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Hurricane Katrina: After the Storm
By: Cathy Christensen
Posted: June 16, 2008, from the August 2006 issue of Skin Inc. magazine.
page 3 of 4
So far, according to Gordon Miller, executive director of the NCA, the initiative has raised just less than $1 million for the spa and salon industries affected by Hurricane Katrina, the majority of which came from individual donations. Brocato explains that, due to the charity scandals in the wake of the disaster, people initially were having a difficult time believing that all the money was going to the affected individuals.
“Every single penny goes back to the professionals in the area,” Miller explains. “When we mail people a check, NCA takes the price of postage out of its own funds—we don’t take it out of the donations.” Despite major funding concerns about other charitable organizations, as well as the national government, Miller reports that people have been pleasantly surprised to see that their own industry has been the most reliable and the most helpful during their time of need. “We gave people emotional strength and encouragement to stay in this industry after the storm,” he says.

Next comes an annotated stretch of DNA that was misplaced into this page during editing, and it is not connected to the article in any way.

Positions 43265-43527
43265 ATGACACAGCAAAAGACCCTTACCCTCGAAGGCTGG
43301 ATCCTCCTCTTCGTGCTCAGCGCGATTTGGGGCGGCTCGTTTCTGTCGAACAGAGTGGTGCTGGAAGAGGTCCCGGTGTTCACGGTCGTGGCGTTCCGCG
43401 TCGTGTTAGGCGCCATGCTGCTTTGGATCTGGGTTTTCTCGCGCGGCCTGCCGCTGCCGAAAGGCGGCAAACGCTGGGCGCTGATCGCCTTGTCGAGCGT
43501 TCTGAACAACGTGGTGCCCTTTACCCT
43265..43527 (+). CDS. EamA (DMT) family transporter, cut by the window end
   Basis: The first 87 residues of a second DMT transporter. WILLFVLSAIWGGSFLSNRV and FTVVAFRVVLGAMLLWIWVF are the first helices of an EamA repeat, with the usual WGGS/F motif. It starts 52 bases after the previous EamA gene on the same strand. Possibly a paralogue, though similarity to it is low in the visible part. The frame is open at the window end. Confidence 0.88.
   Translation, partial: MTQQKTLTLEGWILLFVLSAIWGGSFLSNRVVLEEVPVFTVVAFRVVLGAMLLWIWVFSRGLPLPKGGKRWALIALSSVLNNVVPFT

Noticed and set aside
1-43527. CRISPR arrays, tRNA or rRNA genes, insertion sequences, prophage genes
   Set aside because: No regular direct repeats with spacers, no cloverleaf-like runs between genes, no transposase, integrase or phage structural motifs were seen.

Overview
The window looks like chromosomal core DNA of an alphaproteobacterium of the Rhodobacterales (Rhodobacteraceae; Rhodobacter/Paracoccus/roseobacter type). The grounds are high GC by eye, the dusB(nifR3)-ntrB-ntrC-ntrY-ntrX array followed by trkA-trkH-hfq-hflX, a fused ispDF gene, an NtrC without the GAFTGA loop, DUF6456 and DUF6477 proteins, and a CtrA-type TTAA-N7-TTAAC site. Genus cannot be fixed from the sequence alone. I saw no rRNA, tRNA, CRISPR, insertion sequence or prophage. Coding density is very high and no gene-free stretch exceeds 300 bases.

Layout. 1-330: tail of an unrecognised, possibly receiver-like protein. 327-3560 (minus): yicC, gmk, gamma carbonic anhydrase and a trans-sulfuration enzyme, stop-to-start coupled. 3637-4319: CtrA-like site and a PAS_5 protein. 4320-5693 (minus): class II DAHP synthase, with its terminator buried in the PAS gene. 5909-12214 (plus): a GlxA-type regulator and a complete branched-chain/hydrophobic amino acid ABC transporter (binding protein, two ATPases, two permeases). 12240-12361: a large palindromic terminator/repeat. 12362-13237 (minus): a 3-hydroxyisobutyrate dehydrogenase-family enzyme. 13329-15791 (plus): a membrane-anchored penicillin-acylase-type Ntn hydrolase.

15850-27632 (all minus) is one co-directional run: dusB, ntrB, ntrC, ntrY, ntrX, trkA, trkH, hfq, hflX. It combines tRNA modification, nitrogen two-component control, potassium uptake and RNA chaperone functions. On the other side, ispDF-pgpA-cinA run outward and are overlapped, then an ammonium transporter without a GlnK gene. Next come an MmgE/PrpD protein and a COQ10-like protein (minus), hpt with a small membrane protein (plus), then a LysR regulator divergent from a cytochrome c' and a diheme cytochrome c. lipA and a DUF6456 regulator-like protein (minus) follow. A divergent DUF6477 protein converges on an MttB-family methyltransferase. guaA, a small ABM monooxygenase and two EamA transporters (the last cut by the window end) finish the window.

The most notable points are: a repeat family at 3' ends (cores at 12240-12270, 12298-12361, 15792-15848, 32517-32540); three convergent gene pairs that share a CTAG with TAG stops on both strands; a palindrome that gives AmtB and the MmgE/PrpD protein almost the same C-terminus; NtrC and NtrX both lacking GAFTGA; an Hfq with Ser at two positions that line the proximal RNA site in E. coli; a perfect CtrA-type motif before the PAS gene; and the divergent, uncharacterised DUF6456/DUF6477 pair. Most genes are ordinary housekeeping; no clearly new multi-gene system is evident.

The NCA’s efforts continue. “We still have a fair amount of people needing aid. The biggest issue is that we don’t have enough funding, and that kind of stops things in their tracks. We need more money,” emphasizes Brocato.
When the organization believes that it has done all it can do to help with the Katrina recovery effort, it wants to extend the fundraising to filter into a natural disaster fund. “Those things happen all the time, and there is nothing for the victims,” explains Miller.
Although it can be difficult to believe that any good can come out of such a disaster, Miller personally feels fortunate for having worked at the NCA. “At the NCA office, we talk with every single person who has applied for funds—more than 800. It helped change the way I look at life. It makes me value the things I have more, and appreciate the friendships and family that I have. That has been a gift. It also keeps me motivated to continue doing this work and to do other work in my personal life. I’m a little more conscious about doing something for the homeless guy down the street than I was before.”